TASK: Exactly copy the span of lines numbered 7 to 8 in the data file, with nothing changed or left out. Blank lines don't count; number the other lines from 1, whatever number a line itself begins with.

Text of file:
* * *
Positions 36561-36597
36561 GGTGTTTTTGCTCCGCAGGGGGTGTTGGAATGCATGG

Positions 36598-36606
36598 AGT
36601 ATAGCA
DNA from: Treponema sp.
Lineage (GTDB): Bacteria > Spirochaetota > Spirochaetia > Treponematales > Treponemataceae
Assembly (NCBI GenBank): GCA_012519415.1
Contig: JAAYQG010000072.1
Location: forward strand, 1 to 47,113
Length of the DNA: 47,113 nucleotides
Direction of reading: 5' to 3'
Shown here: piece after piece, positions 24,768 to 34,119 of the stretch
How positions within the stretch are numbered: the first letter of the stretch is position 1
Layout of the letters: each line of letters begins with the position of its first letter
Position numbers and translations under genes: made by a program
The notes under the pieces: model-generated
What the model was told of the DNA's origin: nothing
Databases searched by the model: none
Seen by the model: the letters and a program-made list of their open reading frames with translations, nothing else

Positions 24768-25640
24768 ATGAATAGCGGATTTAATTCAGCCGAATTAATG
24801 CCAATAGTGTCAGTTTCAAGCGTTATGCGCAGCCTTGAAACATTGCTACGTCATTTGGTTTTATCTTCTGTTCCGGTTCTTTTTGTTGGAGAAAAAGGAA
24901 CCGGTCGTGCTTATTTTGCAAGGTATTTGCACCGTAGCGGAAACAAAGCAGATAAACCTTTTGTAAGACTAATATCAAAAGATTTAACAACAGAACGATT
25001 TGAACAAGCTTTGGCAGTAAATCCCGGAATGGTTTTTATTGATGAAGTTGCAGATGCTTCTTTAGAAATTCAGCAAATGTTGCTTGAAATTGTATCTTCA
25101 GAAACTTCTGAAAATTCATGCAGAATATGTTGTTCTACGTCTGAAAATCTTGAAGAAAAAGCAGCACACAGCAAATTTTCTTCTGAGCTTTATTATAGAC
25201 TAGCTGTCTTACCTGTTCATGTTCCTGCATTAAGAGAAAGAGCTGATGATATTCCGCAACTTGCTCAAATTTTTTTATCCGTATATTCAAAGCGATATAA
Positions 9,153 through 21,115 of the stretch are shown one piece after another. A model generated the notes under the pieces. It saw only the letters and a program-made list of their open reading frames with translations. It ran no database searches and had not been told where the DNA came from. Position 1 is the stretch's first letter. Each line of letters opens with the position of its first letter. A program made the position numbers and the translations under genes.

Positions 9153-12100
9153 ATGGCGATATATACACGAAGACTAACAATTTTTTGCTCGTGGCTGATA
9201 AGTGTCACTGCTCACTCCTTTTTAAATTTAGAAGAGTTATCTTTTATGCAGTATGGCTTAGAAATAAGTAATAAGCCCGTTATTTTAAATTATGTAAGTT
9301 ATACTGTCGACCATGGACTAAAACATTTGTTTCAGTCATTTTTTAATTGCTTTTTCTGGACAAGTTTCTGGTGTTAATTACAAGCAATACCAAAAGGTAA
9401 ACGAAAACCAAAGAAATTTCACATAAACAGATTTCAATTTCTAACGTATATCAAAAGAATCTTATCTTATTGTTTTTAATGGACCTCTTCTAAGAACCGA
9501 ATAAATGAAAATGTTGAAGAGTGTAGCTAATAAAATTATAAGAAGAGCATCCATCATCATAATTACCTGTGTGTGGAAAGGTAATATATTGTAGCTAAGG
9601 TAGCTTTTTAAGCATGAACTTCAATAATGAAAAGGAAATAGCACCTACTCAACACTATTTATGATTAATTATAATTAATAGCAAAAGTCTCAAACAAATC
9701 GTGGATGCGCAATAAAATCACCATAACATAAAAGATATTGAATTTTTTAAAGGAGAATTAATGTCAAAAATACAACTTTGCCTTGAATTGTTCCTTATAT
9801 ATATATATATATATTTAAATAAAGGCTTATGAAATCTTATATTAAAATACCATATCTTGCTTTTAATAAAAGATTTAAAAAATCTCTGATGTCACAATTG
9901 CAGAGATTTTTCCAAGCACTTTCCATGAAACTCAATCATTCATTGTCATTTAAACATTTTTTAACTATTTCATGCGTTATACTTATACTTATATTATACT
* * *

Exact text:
Lineage (GTDB): Bacteria > Spirochaetota > Spirochaetia > Treponematales > Treponemataceae
Assembly (NCBI GenBank): GCA_012519415.1